Now that I've been running on the roads and trails in both Parsberg/Lupburg and Garmisch for almost 20 years, it's easy for me to look at a fellow runner and pick out whether he or she is German or American. It has nothing to do with running style. Germans and Americans are both fast or slow, look smooth or choppy, and do long or short runs. Like American runners, German runners come in all shapes and sizes. The main difference between German and American runners is their clothing.
The easiest way to differentiate between American and German runners is their socks. One look at a runner's socks, and you know right away if he or she is German or American. We American runners like white, or off-white, socks. My mother used to tell me that you're supposed to wear white socks when doing any sort of athletic endeavor. Wearing colored socks would lead to stinky feet, stained feet from the socks' dye mixing with sweat, foot fungus, or even gangrene. Geman runners obviously have different mothers because 99% of them wear dark (usually black) socks. Maybe the cold German climate prevents the growth of foot fungus, or black German socks are made with special fibers that prevent odor or gangrene. Hmmmm....if that's true, maybe I should start running in dark socks instead of my off-white Thor-Los.
When the weather starts cooling off, Americans and Germans differ in which part of the body gets more coverage. Americans will wear shorts with a long-sleeved shirt. Germans wear short sleeves and long tights or running pants. When I was a new runner, I was told that it was more important to keep the upper body warm. Germans must be told to keep their legs warm and not worry so much about their upper bodies. I've run in shorts and long sleeves for so long, I don't know if I would feel comfortable with long pants and short sleeves.
Another way to figure out if a runner is American or German is to see if his or her clothing matches. Many experienced American runners just don't care if their shorts and tops match. They go out in whichever shorts and shirts are at the top of the stack in the closet. One of the criteria for being a real runner is that it doesn't matter if your clothing matches. I've been known to wear such combinations as purple shorts with an orange shirt. German runners seem to be more fashion-conscious. Tops and bottoms always match. German runners in Parsberg were partial to long running pants and matching jackets, even when it was fairly warm. Here in Garmisch runners wear shorts, capris, or tights with shirts that have the same color scheme. Even their shoes have the same colors as the rest of their clothing. German running clothing is expensive compared to its American counterpart. Maybe a German runner feels that if he's spending a lot of money for his clothing, he wants to look good on the trail.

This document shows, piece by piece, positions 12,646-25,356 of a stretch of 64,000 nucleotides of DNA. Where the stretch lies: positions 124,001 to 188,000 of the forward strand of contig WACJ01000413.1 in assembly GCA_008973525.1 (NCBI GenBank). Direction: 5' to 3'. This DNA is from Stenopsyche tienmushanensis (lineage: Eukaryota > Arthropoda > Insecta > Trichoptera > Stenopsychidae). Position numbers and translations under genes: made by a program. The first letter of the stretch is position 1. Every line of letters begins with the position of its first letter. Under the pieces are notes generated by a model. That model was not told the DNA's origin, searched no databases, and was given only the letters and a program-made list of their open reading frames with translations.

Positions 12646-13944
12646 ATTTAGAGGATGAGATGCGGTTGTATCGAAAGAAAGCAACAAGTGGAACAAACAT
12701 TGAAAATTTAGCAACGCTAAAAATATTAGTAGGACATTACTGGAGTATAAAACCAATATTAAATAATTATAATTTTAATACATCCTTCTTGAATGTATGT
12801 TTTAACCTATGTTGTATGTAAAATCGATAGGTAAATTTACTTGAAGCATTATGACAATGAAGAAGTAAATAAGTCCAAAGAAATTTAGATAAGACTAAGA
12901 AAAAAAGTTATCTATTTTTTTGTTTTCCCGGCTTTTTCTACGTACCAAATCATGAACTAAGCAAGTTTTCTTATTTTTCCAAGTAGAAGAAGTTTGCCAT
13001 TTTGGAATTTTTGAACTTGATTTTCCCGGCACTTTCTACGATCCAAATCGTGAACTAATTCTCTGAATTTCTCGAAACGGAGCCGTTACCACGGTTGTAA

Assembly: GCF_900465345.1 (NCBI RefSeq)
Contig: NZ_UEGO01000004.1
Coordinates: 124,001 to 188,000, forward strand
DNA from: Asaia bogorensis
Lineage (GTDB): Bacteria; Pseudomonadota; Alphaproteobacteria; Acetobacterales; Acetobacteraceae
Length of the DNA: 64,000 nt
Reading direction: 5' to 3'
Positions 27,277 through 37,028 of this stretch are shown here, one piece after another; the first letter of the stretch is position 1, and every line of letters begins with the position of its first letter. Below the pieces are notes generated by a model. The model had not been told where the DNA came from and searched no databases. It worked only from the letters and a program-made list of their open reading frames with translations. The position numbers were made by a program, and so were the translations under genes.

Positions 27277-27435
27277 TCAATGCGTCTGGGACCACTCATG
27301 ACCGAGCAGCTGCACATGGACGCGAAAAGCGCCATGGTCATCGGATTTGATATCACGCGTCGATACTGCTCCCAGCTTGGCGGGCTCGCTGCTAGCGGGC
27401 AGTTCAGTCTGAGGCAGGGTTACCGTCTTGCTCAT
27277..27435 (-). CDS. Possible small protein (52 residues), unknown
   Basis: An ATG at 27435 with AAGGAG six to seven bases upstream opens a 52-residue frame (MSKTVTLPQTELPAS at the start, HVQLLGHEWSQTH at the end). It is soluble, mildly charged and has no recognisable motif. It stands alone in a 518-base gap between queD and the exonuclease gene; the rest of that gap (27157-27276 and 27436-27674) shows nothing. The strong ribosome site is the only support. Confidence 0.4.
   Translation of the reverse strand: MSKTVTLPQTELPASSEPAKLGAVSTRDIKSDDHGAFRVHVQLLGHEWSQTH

One of the games that I like to play with myself while out running is guessing the nationality of the other runners that I see. This mental game would be a lot more challenging if only the Germans would start wearing white socks. Until that time comes, it will be easy picking out the Americans and Germans on the trail.